Yearly Archives: 2010

MedWire News: Having a neurological or psychiatric disorder, being bedridden, or being a chronic user of various drugs significantly increases the risk for bullous pemphigoid (BP) in elderly individuals, say researchers.

“A rise in the incidence of BP was documented recently in Europe, and the main risk factors for BP remain unknown,” write Sylvie Bastuji-Garin (Université Paris-Est, Créteil, France) and co-workers. This condition is also much more common in people over the age of 60 years than in younger individuals.

To investigate possible reasons for this, the team selected 201 individuals (64.7% female), aged 84.2 years on average, with incident BP and 345 controls who were matched for gender, age, place of residence, and center.

Diagnosis of BP was based on identification of typical clinical features and on direct immunofluorescence showing linear deposits of immunoglobulin G and/or C3 along the basement membrane zone.

Drug use over 3 months, comorbidities, and physical and cognitive impairments were compared between cases and controls.

As reported in the Journal of Investigative Dermatology, multivariate analysis showed that major cognitive impairment, being bedridden, having Parkinson’s disease or unipolar/bipolar disorder, or chronic use of spironolactone or phenothiazines with aliphatic side chains increased the risk for BP a significant 2.19-, 2.19-, 2.16-, 5.25-, 2.30, and 3.70-fold, respectively.

In contrast, chronic use of analgesics reduced the relative risk for BP by a significant 51%.

“These findings may have implications for the management of BP patients,” write the authors.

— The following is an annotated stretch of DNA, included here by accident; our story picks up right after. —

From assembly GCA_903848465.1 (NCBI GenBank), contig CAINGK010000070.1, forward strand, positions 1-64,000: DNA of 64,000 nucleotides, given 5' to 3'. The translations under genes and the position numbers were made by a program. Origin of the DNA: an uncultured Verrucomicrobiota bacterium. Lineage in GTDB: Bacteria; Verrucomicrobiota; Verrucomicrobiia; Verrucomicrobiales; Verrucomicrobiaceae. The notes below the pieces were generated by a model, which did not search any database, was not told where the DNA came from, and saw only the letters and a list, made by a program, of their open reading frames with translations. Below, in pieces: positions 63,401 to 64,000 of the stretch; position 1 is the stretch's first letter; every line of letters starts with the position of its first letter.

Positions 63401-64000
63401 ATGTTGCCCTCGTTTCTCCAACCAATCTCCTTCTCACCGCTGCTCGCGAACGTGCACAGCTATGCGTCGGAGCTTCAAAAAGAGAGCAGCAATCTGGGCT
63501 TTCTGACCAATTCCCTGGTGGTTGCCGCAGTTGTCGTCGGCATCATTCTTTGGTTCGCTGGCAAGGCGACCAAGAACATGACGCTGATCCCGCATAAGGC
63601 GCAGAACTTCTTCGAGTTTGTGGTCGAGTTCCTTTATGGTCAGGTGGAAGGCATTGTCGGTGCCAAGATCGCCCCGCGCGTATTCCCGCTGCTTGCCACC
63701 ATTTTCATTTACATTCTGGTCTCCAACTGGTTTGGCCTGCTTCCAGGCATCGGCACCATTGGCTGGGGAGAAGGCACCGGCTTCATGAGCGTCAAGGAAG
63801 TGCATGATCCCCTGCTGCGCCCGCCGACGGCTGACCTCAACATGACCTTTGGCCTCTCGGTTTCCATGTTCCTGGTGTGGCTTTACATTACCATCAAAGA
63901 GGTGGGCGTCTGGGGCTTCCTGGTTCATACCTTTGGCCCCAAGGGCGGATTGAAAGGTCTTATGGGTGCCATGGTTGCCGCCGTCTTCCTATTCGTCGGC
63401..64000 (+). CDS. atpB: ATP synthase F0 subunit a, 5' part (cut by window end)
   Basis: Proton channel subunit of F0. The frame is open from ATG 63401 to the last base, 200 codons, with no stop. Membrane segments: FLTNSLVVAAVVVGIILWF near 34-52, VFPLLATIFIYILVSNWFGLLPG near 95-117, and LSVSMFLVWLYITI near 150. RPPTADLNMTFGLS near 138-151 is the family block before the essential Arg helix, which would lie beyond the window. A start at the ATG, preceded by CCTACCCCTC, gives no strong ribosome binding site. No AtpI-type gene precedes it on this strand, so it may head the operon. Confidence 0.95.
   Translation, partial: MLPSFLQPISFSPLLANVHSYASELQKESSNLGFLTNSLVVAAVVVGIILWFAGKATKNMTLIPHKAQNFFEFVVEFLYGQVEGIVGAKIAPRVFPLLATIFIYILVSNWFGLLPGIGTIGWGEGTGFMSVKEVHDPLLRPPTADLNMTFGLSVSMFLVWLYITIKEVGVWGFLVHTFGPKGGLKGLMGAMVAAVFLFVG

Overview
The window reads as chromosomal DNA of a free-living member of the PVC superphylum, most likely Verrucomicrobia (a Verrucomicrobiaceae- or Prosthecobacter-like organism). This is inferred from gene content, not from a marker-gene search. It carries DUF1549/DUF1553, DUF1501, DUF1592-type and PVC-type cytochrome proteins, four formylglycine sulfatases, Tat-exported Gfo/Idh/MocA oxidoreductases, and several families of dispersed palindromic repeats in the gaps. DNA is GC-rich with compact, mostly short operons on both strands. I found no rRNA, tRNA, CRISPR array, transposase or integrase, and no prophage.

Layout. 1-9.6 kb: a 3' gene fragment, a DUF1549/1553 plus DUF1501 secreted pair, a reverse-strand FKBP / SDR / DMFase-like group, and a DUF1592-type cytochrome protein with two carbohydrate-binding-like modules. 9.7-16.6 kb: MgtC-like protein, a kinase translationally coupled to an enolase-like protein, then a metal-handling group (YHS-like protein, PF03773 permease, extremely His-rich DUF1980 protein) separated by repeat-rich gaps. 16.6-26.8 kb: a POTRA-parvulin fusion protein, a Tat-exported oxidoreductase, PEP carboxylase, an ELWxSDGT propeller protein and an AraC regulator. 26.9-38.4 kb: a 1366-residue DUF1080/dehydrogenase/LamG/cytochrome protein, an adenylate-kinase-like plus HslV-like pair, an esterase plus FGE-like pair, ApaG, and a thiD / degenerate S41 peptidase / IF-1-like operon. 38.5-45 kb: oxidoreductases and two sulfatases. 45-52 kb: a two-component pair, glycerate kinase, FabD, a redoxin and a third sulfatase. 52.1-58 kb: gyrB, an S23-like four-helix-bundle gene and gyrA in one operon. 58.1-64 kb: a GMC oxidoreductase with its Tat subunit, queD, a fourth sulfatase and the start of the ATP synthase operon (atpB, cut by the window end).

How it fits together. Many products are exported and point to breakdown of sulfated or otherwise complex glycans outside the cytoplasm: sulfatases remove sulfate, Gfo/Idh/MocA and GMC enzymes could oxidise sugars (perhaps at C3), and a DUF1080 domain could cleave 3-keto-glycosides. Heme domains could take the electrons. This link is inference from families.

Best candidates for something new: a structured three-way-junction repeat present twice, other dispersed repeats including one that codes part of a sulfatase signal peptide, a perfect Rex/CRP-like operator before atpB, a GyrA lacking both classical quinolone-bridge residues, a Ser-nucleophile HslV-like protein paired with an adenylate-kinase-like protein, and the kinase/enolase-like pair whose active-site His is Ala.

“Moreover, they indicate a need for further investigations into the association of BP with neurological disorders,” they conclude.


Pemphigus vulgaris (PV) is the most severe autoimmune blistering disorder of the skin that is mediated by circulating autoantibodies against desmoglein 3 (Dsg3). It has been reported that in Jews the associated haplotype in PV is human leukocyte antigen (HLA) B38, DRB1*0402, DQB1*0302. Significant associations with HLA were observed also in non-Jews. Dsg3-specific T-cell responses were detected in PV patients but also in healthy individuals who were either carriers of the PV-associated DRB1*0402 allele or alleles that share similar or identical peptide binding motifs to DRB1*0402. This suggests that genes other than the classical major histocompatibility complex (MHC) genes are associated with the development of the autoimmune response. We used 16 microsatellite probes that span the entire MHC region to screen DNA samples from 38 PV patients and 76 healthy controls. Results demonstrated that some markers were associated with class II region including a TAP associated marker. However, four probes, D6S265, C_527, D6S510, and MOGC, which are all mapped to the region of HLA-A, were highly associated with PV. These results suggest that a gene, or genes in the class I region are important in the initiation of the autoimmune cascade. Activation/suppression of these genes might act as the trigger mechanism that starts the autoimmune destructive process.


Terry Wolinsky-McDonald, PhD (PV patient and IPPF Board Member)